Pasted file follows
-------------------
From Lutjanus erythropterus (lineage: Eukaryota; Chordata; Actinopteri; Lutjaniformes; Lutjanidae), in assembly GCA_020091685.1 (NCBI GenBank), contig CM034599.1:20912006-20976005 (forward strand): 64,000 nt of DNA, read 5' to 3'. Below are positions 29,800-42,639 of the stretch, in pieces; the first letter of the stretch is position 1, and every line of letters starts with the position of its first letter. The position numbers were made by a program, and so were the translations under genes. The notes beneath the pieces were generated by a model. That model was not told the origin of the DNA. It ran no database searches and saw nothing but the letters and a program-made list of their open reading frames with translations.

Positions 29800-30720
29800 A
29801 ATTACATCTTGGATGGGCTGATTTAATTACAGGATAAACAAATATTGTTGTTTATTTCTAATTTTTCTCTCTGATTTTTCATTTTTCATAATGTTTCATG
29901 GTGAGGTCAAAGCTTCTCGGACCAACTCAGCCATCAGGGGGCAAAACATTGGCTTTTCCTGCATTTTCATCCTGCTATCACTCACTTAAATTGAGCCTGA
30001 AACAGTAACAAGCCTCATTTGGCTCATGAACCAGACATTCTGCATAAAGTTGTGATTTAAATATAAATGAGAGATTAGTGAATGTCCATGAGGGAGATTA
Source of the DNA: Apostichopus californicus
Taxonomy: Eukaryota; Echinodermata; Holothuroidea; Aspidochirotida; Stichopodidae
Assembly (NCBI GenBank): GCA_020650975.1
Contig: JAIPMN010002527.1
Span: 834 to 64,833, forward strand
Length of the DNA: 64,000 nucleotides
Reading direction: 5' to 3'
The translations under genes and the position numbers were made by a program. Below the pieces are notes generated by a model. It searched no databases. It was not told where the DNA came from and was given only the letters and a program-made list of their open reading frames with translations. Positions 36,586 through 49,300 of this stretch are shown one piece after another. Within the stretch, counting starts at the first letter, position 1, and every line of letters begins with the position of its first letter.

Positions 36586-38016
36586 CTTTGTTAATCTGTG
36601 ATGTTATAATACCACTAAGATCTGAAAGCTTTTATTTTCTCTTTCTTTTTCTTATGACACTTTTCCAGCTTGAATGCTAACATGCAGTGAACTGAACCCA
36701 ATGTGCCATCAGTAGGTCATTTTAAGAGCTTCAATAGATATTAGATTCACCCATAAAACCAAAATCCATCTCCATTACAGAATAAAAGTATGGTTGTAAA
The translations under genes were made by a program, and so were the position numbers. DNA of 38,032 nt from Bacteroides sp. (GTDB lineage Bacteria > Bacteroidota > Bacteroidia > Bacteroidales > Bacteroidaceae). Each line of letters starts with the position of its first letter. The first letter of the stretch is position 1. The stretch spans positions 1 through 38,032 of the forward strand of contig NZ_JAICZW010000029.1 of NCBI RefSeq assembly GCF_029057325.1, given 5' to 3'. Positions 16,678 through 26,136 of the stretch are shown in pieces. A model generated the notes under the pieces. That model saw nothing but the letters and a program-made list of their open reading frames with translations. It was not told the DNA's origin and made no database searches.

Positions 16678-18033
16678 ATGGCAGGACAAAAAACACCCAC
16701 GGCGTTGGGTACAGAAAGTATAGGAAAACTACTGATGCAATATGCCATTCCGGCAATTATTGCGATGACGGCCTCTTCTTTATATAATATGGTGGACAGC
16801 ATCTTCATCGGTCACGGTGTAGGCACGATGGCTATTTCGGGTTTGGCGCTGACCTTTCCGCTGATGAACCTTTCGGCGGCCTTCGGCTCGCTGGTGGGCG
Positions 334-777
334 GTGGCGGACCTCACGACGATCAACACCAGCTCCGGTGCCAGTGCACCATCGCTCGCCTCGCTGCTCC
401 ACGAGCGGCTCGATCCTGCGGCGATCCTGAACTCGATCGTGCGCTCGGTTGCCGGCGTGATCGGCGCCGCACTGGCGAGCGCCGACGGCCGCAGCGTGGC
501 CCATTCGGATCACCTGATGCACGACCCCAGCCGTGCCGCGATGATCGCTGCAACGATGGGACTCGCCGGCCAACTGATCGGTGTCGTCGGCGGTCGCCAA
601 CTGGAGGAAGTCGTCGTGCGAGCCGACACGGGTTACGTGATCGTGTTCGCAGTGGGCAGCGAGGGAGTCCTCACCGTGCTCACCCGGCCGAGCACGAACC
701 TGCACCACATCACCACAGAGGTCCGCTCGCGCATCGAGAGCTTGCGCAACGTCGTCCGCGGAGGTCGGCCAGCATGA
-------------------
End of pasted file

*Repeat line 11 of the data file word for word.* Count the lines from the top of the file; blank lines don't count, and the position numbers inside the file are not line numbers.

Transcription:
Span: 834 to 64,833, forward strand